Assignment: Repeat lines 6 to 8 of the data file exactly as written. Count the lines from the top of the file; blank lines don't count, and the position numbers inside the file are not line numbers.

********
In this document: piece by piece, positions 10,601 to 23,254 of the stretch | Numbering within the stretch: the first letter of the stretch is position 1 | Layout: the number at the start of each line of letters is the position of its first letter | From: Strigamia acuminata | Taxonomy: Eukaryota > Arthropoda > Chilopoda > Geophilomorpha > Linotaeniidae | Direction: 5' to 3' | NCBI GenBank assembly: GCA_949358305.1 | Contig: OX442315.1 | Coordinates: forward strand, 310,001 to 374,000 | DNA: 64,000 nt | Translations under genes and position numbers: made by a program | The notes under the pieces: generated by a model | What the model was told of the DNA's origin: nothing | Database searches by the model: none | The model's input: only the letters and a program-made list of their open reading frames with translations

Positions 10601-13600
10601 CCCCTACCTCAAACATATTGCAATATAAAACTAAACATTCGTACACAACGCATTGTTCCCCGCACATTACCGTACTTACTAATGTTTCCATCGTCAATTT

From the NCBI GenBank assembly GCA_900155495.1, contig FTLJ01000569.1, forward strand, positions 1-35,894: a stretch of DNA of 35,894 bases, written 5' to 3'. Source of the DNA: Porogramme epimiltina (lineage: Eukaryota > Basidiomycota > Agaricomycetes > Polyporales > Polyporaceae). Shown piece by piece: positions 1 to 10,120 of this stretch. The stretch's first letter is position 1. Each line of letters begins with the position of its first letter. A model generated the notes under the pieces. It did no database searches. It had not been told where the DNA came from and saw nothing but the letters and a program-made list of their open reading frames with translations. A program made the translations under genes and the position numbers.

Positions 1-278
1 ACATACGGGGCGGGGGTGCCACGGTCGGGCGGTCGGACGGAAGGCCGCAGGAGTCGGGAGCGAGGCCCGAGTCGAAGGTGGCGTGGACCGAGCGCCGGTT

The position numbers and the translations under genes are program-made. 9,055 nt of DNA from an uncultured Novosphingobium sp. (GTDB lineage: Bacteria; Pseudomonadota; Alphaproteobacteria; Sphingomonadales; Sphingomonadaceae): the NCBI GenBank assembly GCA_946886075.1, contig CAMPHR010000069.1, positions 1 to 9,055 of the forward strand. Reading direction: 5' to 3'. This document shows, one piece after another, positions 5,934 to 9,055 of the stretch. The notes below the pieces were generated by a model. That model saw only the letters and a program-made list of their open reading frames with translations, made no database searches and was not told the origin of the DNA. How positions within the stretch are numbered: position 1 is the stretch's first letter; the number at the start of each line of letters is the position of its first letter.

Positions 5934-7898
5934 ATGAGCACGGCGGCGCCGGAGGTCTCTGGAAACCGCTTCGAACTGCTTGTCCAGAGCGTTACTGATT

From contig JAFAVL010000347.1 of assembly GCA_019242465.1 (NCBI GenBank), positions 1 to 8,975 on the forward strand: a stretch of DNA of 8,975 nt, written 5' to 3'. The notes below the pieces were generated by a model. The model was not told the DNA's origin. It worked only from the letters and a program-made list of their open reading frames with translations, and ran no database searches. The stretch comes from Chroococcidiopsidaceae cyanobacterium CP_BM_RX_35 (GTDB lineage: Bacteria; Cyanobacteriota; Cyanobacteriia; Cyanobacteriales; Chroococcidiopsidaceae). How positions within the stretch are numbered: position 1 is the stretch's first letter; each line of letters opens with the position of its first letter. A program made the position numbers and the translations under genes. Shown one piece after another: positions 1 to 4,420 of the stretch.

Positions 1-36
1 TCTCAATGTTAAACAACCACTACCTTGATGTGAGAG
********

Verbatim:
1 ACATACGGGGCGGGGGTGCCACGGTCGGGCGGTCGGACGGAAGGCCGCAGGAGTCGGGAGCGAGGCCCGAGTCGAAGGTGGCGTGGACCGAGCGCCGGTT

The position numbers and the translations under genes are program-made. 9,055 nt of DNA from an uncultured Novosphingobium sp. (GTDB lineage: Bacteria; Pseudomonadota; Alphaproteobacteria; Sphingomonadales; Sphingomonadaceae): the NCBI GenBank assembly GCA_946886075.1, contig CAMPHR010000069.1, positions 1 to 9,055 of the forward strand. Reading direction: 5' to 3'. This document shows, one piece after another, positions 5,934 to 9,055 of the stretch. The notes below the pieces were generated by a model. That model saw only the letters and a program-made list of their open reading frames with translations, made no database searches and was not told the origin of the DNA. How positions within the stretch are numbered: position 1 is the stretch's first letter; the number at the start of each line of letters is the position of its first letter.

Positions 5934-7898